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Poor lifestyle choices, such as lack of physical activity and unhealthy diet, and substance abuse, are blamed for the rise in the number of heart attacks among those under 40. Younger heart attack victims are also found to have the same risks of dying from another heart attack as older patients. Now, a study has linked psychological distress -- such as depression or anxiety -- after suffering a heart attack to increased risk of subsequent cardiac events in younger adults. The researchers found that young and middle-aged heart attack survivors who experienced high distress were more than twice as likely to suffer a second cardiac event within five years compared with those experiencing only mild distress.
The study presented at the American College of Cardiology's 70th Annual Scientific Session suggested that cardiologists should consider regular psychological assessments as an integral part of a person's recovery after a heart attack, especially among younger patients. The cardiologists should explore treatment modalities for ameliorating psychological distress in young patients after a heart attack, such as meditation, relaxation techniques and holistic approaches, in addition to traditional medical therapy and cardiac rehabilitation, noted Mariana Garcia, MD, a cardiology fellow at Emory University in Atlanta and the study's lead author.
To assess how mental health influences recovery after a heart attack, the researchers analyzed health outcomes in 283 heart attack survivors between the ages of 18 and 61. Within five years after their heart attack, 80 of these patients suffered a subsequent heart attack or stroke, were hospitalized for heart failure or died from cardiovascular causes. These outcomes occurred in nearly half (47%) of patients experiencing high distress compared to 22% of those experiencing mild distress.
Inflammation is believed to play a role in increasing cardiovascular risk among people experiencing psychological distress.
Garcia and her team found that higher levels of two inflammatory markers -- interleukin-6 and monocyte chemoattract protein-1 -- in the blood of patients who experienced high distress, both during rest and after mental stress. These inflammatory markers are known to be associated with plaque buildup in the arteries and adverse cardiac events. Because of these inflammatory mechanisms in response to stress, some heart attack survivors may be particularly vulnerable to plaque rupture, and the likelihood of a subsequent cardiac event, Garcia said.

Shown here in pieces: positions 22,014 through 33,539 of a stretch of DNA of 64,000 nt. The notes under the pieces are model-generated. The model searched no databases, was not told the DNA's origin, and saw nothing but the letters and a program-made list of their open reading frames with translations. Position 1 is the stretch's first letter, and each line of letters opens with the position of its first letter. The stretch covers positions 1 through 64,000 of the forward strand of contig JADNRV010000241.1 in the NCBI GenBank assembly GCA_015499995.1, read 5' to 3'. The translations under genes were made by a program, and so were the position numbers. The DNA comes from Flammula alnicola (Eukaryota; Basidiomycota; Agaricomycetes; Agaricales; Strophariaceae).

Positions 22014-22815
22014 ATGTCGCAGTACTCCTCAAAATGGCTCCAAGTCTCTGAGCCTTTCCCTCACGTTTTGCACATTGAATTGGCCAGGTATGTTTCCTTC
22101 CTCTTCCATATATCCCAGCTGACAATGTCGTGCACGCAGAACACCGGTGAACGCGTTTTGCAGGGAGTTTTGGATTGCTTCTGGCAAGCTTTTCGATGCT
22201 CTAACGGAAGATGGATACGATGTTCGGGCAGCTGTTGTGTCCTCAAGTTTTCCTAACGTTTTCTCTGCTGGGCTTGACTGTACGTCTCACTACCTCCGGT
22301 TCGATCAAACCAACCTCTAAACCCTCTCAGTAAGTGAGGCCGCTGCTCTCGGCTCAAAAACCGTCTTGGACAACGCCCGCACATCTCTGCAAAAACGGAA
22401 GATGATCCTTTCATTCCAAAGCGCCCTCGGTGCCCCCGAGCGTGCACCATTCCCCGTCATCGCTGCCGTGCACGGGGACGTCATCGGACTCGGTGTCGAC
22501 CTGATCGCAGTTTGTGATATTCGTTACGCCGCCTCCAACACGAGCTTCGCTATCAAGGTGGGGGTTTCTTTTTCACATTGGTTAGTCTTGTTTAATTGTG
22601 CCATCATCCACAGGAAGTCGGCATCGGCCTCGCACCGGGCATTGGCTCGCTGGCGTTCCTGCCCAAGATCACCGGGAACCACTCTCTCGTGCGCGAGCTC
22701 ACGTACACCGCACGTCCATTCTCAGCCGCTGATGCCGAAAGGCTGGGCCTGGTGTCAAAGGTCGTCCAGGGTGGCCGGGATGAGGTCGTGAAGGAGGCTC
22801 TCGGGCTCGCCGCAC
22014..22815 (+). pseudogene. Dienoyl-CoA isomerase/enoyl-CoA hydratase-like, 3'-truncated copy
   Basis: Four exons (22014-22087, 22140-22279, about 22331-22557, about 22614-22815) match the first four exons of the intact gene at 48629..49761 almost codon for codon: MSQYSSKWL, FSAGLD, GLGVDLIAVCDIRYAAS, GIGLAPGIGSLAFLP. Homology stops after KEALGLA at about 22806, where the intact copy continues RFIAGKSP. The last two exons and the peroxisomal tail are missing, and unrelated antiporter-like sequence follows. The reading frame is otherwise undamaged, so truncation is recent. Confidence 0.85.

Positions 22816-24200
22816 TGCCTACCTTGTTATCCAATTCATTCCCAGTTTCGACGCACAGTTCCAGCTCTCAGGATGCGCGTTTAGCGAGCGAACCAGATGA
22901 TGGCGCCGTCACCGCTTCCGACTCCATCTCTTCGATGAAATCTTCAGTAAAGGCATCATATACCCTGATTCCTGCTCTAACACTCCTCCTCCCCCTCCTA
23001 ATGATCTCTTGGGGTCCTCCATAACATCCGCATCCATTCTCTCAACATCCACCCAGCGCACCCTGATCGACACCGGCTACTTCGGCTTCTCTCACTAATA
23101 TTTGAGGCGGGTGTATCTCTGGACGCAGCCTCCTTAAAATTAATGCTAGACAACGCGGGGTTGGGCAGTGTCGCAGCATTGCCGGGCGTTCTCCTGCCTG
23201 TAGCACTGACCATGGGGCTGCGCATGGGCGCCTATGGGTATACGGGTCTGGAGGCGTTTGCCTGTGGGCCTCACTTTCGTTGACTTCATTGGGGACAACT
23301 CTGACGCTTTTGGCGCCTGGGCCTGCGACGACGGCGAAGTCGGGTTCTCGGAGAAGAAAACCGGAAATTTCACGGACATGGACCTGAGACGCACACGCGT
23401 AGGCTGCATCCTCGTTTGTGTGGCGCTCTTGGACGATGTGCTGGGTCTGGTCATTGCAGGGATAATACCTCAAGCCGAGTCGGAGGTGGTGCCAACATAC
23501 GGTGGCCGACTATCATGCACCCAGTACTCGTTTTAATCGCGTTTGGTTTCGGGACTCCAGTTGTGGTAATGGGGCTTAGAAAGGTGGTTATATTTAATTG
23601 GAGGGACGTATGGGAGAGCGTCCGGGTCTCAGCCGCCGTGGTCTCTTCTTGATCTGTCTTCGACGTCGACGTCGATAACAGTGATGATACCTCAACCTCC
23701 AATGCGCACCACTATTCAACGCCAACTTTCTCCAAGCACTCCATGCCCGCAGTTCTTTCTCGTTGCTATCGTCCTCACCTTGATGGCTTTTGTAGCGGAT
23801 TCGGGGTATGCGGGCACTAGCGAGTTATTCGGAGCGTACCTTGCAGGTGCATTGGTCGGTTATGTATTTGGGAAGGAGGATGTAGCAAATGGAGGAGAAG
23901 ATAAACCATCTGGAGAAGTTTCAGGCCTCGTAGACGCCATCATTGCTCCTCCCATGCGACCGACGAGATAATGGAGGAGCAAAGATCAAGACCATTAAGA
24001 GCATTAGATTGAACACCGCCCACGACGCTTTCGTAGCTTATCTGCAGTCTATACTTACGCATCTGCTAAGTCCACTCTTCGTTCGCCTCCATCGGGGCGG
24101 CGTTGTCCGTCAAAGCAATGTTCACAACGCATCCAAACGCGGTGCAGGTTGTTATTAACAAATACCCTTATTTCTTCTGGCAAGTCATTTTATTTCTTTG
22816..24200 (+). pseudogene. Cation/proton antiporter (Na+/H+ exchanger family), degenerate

Black, female and patients from a disadvantaged socioeconomic background, and those who smoke or have diabetes or high blood pressure were more likely to experience high distress after a heart attack.
There has been increased awareness of traditional heart disease risk factors and focus on things like diet and exercise, but many people are not aware of the importance of mental health, Garcia said, adding that ameliorating psychological distress is equally important for people recovering from a heart attack.
A 2019 study presented at the American College of Cardiology's annual meeting in New Orleans, had underscored that 20 percent of people who have a heart attack are 40 or younger. Some of these people are even in their 20s and early 30s. To prevent heart attack, senior author of the study, Dr. Ron Blankstein, a cardiologist at Brigham and Women's Hospital in Boston, recommends
With inputs from agencies
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